Apple does, however, have a product that attempts to provide soundstage audio: Apple Spatial Audio. It is a significant improvement over ordinary stereo, but it still has a couple of difficulties, in our view. One, it incorporates Dolby Atmos, a surround-sound technology developed by Dolby Laboratories. Spatial Audio applies a set of HRTFs to create spatial audio for headphones and earphones. However, the use of Dolby Atmos means that all existing stereophonic music would have to be remastered for this technology. Remastering the millions of songs already recorded in mono and stereo would be basically impossible. Another problem with Spatial Audio is that it can only support headphones or earphones, not speakers, so it has no benefit for people who tend to listen to music in their homes and cars.
So how does our system achieve realistic soundstage audio? We start by using machine-learning software to separate the audio into multiple isolated tracks, each representing one instrument or singer or one group of instruments or singers. This separation process is called upmixing. A producer or even a listener with no special training can then recombine the multiple tracks to re-create and personalize a desired sound field.
Consider a song featuring a quartet consisting of guitar, bass, drums, and vocals. The listener can decide where to “locate” the performers and can adjust the volume of each, according to his or her personal preference. Using a touch screen, the listener can virtually arrange the sound-source locations and the listener’s position in the sound field, to achieve a pleasing configuration. The graphical user interface displays a shape representing the stage, upon which are overlaid icons indicating the sound sources—vocals, drums, bass, guitars, and so on. There is a head icon at the center, indicating the listener’s position. The listener can touch and drag the head icon around to change the sound field according to their own preference.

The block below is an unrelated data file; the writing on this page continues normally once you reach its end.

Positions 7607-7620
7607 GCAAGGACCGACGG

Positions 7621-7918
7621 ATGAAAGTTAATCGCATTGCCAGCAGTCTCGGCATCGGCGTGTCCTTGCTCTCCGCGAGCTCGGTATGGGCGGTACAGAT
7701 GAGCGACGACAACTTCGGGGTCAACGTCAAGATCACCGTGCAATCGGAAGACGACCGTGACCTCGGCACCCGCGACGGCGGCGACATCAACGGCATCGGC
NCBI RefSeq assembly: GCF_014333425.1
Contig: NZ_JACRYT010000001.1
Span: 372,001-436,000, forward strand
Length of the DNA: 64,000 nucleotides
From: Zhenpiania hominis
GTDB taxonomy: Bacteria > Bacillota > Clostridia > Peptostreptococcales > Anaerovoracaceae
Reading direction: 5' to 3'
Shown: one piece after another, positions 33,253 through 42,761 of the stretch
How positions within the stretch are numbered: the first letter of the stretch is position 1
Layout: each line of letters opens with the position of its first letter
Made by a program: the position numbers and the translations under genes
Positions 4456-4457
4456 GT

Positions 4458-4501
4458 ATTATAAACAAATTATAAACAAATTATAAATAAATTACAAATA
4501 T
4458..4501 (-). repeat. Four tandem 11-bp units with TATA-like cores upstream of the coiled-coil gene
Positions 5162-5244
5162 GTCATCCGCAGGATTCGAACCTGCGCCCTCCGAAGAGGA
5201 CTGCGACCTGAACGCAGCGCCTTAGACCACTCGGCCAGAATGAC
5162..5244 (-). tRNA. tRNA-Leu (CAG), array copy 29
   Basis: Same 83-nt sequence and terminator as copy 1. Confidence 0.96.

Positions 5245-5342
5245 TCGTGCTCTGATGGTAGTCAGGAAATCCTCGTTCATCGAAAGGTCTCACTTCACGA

Moving the head icon closer to the drums makes the sound of the drums more prominent. If the listener moves the head icon onto an icon representing an instrument or a singer, the listener will hear that performer as a solo. The point is that by allowing the listener to reconfigure the sound field, 3D Soundstage adds new dimensions (if you’ll pardon the pun) to the enjoyment of music.
The converted soundstage audio can be in two channels, if it is meant to be heard through headphones or an ordinary left- and right-channel system. Or it can be multichannel, if it is destined for playback on a multiple-speaker system. In this latter case, a soundstage audio field can be created by two, four, or more speakers. The number of distinct sound sources in the re-created sound field can even be greater than the number of speakers.